6/2000-July 2018: All dividends and cap gains reinvested.
7/2018: Formally changed cost basis method (via the mutual fund’s web site) to Selected Lots/Shares.
I understand that any shares purchased in the period 1998 though the first and only sale in 6/2000 must use average cost for calculating their basis when sold (because that was the fund’s default and I made no explicit choice and used that in my 2006 tax return).
My questions below are about the cost basis of shares for the period 6/2000 (after this single sale) until 7/2018 (when I made a formal choice of the cost basis method).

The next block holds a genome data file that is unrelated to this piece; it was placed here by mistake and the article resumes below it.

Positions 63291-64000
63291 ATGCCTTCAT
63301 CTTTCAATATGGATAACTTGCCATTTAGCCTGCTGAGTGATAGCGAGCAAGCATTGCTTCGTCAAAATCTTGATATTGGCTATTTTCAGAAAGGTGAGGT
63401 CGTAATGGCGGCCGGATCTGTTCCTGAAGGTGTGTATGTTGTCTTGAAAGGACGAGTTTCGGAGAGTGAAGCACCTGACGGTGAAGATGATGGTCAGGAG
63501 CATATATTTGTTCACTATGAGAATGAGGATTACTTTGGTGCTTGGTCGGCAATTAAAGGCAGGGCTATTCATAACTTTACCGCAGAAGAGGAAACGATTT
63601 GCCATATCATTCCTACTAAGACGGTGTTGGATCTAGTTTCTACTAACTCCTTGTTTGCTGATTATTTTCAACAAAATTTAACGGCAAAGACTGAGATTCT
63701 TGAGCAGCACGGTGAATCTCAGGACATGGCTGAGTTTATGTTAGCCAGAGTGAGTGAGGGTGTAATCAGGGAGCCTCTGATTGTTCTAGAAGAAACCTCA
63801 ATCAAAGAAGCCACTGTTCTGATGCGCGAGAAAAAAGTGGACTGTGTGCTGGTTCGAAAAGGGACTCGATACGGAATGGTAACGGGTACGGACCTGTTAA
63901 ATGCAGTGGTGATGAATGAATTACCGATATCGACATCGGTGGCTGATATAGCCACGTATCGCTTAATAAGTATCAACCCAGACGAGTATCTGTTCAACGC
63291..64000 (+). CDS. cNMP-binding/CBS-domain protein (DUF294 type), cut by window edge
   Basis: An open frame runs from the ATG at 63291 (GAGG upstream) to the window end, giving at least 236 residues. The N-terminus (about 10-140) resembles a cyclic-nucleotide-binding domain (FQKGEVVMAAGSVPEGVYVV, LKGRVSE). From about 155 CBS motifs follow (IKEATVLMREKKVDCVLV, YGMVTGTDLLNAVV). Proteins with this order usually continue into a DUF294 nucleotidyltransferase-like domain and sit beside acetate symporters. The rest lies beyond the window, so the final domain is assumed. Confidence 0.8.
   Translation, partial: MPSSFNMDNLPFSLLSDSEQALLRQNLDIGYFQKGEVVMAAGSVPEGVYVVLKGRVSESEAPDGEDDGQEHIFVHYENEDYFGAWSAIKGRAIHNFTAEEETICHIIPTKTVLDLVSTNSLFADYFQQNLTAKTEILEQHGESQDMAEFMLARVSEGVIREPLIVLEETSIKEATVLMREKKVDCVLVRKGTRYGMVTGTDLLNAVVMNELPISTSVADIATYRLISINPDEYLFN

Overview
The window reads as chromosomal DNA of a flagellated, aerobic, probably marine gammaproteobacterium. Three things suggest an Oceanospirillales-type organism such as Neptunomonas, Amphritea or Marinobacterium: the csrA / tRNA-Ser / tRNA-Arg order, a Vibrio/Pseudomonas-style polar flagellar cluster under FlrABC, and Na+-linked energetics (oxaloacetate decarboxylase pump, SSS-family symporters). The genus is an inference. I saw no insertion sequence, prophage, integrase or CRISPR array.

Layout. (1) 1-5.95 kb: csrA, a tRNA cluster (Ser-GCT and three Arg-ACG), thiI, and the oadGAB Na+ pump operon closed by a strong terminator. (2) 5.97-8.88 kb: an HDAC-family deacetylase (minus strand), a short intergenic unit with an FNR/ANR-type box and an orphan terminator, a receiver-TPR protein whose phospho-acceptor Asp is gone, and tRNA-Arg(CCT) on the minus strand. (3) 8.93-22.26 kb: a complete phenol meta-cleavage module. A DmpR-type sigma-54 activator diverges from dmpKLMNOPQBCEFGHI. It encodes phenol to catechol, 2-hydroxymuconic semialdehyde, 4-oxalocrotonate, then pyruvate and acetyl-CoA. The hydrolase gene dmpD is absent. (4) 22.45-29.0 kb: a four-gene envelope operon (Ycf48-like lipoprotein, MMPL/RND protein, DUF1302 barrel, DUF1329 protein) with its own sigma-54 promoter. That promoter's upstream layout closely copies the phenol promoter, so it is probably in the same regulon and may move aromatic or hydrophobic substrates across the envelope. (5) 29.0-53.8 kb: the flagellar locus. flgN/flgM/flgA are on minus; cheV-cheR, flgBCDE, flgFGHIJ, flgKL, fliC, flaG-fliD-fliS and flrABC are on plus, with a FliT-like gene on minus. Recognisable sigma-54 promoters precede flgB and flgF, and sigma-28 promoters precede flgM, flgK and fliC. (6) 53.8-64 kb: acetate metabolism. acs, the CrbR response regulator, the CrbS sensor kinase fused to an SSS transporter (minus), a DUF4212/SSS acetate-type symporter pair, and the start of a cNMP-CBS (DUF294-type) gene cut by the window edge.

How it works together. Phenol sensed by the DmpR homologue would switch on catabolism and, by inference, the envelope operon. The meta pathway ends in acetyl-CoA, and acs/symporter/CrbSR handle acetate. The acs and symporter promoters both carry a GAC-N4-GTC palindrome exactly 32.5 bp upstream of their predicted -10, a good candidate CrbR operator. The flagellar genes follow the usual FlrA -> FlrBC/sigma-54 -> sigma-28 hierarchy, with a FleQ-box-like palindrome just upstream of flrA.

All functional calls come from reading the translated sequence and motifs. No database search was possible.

If I were now to sell some shares in this mutual fund and chose selected shares (which I seem to be able to do when attempting a “pretend” sale on the fund’s website and backing out before committing),
(a) If I choose to sell specific shares purchased (through reinvestment) during the period 6/2000 through 12/31/2011 (i.e., these are all noncovered shares), can I use the cost basis of those specific shares using their actual purchase price/share?
OR IS IT THE CASE THAT
(b) Having sold a lot of shares in 6/2000 and not formally revoked the average cost method until 7/2018, do all the shares during this period (6/2000-12/3/2011) have their basis as average cost? This is what the earlier quoted seems to suggest
Thanks for any help in clarifying my questions and understanding the rules.October 10, 2018 at 12:04 pm #1339Kaye ThomasModerator